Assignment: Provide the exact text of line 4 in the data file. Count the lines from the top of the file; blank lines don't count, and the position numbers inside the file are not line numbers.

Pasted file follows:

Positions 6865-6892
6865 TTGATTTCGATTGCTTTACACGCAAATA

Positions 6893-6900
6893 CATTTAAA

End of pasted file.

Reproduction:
6893 CATTTAAA